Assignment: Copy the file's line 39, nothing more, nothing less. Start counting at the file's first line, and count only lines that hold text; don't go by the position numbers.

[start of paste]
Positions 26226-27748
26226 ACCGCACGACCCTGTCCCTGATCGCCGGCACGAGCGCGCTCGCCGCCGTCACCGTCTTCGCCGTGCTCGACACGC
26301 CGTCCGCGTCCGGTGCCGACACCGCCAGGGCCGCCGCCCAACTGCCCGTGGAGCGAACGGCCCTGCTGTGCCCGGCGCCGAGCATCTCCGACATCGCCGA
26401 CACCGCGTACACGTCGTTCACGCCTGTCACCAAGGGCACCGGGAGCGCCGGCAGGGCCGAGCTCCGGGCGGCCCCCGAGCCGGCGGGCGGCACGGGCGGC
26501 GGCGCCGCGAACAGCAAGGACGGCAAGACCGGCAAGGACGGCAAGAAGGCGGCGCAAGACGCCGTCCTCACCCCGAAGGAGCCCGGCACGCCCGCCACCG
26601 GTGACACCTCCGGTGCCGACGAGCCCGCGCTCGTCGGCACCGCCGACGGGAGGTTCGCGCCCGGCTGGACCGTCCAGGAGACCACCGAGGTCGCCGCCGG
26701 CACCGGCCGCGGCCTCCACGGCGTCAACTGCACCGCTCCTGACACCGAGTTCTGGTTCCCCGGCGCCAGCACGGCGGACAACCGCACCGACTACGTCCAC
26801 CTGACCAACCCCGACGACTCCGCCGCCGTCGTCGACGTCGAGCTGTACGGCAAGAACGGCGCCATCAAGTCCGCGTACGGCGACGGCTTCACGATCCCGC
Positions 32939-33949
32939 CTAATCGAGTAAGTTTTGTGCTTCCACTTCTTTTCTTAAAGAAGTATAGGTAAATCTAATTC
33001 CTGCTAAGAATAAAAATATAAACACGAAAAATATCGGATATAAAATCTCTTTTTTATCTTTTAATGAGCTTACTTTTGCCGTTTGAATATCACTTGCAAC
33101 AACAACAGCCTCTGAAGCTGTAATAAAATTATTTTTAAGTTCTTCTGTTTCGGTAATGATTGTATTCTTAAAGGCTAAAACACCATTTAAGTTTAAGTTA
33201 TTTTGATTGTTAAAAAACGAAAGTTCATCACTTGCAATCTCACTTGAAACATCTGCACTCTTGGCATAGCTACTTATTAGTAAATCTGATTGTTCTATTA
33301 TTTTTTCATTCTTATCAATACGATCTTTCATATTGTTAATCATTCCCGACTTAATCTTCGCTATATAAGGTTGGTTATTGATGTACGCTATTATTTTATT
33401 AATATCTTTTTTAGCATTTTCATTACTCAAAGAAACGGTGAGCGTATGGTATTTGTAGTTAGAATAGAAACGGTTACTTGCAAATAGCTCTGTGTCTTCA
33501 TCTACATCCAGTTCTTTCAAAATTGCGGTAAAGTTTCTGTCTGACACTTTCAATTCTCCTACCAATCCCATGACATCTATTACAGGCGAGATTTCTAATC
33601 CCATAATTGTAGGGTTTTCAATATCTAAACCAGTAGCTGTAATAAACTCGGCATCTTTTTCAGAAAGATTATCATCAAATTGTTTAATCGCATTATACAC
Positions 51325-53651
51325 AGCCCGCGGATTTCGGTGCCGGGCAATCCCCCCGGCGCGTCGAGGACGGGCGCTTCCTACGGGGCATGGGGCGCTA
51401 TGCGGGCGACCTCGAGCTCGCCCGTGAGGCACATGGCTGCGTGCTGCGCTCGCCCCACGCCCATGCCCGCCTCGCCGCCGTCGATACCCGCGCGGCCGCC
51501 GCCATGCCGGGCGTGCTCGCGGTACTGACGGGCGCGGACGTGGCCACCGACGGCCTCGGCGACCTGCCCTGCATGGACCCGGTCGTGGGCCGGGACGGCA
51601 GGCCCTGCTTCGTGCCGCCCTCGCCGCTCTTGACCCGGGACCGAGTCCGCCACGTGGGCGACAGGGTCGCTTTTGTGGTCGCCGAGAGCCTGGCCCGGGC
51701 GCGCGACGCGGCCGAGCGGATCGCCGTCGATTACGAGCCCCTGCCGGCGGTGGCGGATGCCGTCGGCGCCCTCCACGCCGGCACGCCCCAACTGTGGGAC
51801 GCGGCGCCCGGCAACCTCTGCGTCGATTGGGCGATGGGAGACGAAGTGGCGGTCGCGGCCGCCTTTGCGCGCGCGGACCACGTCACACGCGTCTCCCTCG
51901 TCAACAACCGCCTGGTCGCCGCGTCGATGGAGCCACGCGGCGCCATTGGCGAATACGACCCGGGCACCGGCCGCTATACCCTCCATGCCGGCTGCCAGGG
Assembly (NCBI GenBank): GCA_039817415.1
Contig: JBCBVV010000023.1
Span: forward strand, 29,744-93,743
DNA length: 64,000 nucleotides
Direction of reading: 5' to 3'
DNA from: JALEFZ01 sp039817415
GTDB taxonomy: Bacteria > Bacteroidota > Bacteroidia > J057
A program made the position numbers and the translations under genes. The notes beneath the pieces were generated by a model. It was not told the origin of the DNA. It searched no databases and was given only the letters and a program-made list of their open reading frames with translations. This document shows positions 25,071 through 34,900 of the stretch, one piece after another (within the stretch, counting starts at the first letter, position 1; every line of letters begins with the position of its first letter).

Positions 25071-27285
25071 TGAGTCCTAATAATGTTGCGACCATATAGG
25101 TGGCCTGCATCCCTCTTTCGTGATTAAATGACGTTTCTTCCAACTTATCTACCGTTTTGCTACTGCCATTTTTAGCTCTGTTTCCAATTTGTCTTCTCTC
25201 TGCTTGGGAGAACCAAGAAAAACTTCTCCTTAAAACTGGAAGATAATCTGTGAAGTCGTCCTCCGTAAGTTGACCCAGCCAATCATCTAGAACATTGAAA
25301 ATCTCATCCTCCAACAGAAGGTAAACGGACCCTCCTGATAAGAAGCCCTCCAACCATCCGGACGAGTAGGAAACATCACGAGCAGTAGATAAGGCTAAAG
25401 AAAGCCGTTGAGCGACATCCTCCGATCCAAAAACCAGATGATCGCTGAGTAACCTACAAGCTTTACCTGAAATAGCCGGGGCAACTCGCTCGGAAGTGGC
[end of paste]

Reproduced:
25401 AAAGCCGTTGAGCGACATCCTCCGATCCAAAAACCAGATGATCGCTGAGTAACCTACAAGCTTTACCTGAAATAGCCGGGGCAACTCGCTCGGAAGTGGC